Many people come to Paganism as converts…and many people turn away from (or are exiled from) their families when they come out of the closet (or closets). And so in many cases, these folks who are desperately looking for spellwork, for magic, for real authentic magic, for power…they are coming at it from being victims of varying types of abuse. Maybe it wasn’t physical abuse, but how many Pagans have you talked to who have suffered bullying, discrimination, or verbal and emotional abuse when they were found out as being a Pagan?
Power and EgomaniacsMany people going for powerful magic (and in specific, curse magic) are afraid. They have been victimized in the past, they are afraid something’s going to happen to them, and they are lashing back. But I also experience a lot of people in the Pagan community who go for curse magic so they can feel powerful and important.
Yes, sometimes that process can facilitate healing. I have seen victims go to curse magic when they are making the transition from victim to survivor. Whether or not the hex actually works, they feel a sense of power over their situation; they go from being scared to feeling safer. Maybe they know they won’t get any justice through the legal system, or from a small Pagan community that still supports their abuser. They want–even need–to feel that justice has been served so that they can begin the process of healing. I think cursework can be particularly healing for the victim, whether or not it actually works on the perpetrator.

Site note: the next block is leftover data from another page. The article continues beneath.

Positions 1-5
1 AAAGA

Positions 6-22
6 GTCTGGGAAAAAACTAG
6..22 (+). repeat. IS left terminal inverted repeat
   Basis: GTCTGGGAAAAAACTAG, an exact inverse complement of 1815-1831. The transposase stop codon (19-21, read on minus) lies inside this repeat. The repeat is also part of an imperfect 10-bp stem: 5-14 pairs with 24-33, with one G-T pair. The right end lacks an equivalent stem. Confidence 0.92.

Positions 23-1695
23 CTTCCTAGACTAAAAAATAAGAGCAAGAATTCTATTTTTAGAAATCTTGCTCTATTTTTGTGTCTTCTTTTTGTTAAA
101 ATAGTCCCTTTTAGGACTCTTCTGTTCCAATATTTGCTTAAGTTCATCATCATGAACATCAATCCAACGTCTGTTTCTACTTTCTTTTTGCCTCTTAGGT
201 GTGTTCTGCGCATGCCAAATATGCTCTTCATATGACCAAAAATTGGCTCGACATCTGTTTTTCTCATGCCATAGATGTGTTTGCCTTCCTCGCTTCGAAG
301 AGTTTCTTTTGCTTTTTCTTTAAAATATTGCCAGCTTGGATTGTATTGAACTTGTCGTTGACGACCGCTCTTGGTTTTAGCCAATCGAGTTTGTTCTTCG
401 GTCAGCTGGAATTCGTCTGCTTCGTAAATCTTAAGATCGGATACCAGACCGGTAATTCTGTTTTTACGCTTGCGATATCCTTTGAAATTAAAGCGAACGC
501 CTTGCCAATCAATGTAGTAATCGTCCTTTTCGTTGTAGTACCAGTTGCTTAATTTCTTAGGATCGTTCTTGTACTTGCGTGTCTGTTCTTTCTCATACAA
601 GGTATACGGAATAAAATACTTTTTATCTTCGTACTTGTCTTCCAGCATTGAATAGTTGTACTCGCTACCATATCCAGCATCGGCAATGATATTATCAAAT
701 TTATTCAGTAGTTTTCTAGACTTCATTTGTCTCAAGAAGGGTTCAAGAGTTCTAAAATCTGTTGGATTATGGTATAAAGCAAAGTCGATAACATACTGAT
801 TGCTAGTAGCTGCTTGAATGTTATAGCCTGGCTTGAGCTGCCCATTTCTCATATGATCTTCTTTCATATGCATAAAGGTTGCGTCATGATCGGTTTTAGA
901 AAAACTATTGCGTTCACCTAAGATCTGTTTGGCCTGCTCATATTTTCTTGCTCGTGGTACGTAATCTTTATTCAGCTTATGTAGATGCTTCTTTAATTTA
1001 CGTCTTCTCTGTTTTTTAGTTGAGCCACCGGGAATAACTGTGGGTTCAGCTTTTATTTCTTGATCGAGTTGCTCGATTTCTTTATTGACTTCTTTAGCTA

When we’re talking about egomaniacs, though, we’re often talking about people who often perceive themselves as victims, but it’s usually more complex than that. Often enough these folks are going to perceive a lot of things as a threat, and partly that’s because they have such a poor sense of self and self esteem. Pro tip: People tend to get defensive when they don’t feel confident. Also, a lot of this comes from that culture of shame.
In the Pagan community, I see this manifest as “witch wars.” (Though I’ve written about this before in my book The Leader Within, I think that the term really doesn’t serve us and makes these conflicts seem more fancy and exciting when really it’s just a lot of egomania and interpersonal conflicts that blew out of control.)
Community Leader A is threatened when Community Leader B starts a new group in her area. She buys some hotfoot powder to try and make Community Leader B leave the area…but probably also backs that up with a concentrated gossip campaign of smear tactics.
Coven Leader C and D break up and go for the curse magic on each other so that they can “win” and maintain control of the coven. The coven tears in half as people choose sides.
Consequences of Doing the Work
When we’re actually doing the work…digging down into the deep magic…changes happen. Sometimes the changes are more intense than others. I believe that this is what many people actually mean when they offer the caution, “Magick is dangerous!” I’ll be clear that–as a pantheist–I don’t believe in gods/deities/spirits/demons as separate entities that can harm us from outside; I work with them as archetypes, as reflections of our own consciousness and the consciousness of humanity itself. That’s oversimplifying things…but it’ll work for the moment.
If someone has come to Paganism wanting spells, wanting power, because they hate their lives and feel powerless and they want a quick fix–well, that’s going to have consequences in their lives if they ever actually start doing shadow work. And that can happen even accidentally sometimes, and lead them to looking into the dark mirror.